Treatment of Lyme disease utilizes a 2-4 week course of doxycycline, or its cousin minocycline. Oral amoxicillin or injectable cefovecin (Convenia®) can also be used as an effective alternatives. If Lyme disease is a consideration, many veterinarians simply prescribe the medication. Obvious improvement is seen within 48 hours. Further, most tick-borne infections capable of causing joint pain, fever, and signs similar to Lyme disease generally all share doxycycline responsiveness so a simple course of medication actually covers several types of infection.
Complete elimination of the Lyme spirochete is not a reasonable expectation with treatment; the organism is simply too good at hiding. The goal instead is to bring the patient into what is called a “premunitive state.” This is the state that 90% of infected dogs achieve when they get infected but never get ill: the organism is in their bodies latently but is not causing active infection or disease.
GLOMERULAR DISEASE (LYME NEPHRITIS)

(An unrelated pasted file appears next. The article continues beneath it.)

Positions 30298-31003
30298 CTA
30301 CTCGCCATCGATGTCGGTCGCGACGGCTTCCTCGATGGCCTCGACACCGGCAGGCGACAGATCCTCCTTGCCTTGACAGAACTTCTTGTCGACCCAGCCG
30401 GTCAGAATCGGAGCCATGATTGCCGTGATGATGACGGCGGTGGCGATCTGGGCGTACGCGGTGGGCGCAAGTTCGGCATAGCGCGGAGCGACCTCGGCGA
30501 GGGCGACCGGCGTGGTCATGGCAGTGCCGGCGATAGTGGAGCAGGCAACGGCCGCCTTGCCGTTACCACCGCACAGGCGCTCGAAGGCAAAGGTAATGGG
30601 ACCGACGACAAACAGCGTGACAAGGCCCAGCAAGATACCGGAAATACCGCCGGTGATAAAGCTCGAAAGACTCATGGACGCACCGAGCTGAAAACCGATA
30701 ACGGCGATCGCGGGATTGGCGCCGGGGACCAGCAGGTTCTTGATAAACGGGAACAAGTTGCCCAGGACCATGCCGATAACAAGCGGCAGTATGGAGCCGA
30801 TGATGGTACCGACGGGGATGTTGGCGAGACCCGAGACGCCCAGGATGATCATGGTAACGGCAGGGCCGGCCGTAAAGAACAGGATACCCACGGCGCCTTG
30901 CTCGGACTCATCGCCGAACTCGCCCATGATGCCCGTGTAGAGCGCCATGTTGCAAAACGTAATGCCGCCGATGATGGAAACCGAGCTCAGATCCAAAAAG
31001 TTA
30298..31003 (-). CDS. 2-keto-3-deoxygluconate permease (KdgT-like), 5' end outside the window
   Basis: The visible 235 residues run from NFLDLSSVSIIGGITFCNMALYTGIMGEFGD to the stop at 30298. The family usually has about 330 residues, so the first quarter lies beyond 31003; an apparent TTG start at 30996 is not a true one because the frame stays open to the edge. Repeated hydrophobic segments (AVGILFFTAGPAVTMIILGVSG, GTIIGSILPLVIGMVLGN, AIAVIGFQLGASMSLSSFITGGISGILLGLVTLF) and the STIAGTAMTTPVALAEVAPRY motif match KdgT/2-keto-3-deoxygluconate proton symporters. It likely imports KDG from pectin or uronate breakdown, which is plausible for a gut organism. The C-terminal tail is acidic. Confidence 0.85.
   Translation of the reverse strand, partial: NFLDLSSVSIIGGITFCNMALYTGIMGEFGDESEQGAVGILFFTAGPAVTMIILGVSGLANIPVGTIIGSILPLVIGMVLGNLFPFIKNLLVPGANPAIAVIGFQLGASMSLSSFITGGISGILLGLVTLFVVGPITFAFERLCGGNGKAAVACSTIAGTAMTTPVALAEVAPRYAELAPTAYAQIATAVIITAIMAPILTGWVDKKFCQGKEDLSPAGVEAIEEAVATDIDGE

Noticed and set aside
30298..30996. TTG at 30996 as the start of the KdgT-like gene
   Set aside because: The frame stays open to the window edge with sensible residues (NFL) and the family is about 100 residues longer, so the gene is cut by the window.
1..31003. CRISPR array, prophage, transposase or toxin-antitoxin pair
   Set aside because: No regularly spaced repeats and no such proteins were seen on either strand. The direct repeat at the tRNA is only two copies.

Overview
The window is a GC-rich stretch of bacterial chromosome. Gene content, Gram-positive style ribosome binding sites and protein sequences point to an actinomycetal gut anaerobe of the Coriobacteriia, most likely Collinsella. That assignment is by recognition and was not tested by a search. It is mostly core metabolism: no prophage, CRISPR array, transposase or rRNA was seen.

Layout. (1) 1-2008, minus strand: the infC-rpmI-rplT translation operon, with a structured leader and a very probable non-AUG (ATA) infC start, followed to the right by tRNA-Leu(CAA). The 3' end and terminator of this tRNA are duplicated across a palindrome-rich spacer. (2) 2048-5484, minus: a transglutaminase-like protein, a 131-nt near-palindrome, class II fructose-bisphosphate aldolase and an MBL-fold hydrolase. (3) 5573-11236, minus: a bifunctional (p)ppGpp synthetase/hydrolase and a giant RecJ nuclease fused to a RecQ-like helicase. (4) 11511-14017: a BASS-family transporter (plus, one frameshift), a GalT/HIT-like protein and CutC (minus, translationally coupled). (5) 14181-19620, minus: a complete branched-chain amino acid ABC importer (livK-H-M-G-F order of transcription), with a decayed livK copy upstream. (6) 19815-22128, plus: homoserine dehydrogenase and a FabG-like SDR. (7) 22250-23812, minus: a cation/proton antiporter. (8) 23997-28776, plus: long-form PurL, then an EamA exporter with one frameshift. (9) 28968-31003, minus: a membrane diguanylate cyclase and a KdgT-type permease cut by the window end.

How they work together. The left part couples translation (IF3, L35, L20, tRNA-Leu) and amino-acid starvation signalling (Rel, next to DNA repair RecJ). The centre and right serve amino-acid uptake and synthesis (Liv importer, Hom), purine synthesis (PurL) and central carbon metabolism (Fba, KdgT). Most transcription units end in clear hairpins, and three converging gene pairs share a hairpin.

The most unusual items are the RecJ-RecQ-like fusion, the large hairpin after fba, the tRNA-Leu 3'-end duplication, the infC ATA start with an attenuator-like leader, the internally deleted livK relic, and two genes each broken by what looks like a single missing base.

It is important to discuss a particularly serious complication of Borrelia burgdorferi infection: Lyme nephritis. While this occurs in a small portion of infected dogs, the consequences to the kidneys are frequently severe. While, as noted, a good 90% of dogs infected with Borrelia burgdorferi never get sick, some infected dogs are in fact harmed by the long time presence of an infectious organism in their bodies. The immune system is constantly active in its attempt to remove the invading spirochete and over the years these complexes of antibodies may deposit in the kidney and cause damage which can be severe. This group of dogs will likely require medication for their kidney disease: antibiotics, treatments to reduce protein loss in urine, and potentially immune suppressive therapy. It has been recommended that dogs with positive Borrelia burgdorferi antibody levels be regularly screened for significant protein loss in their urine with a test called a “urine protein to creatinine ratio” so as not to miss the these patients while their disease is still treatable. For more information on glomerular disease, click here.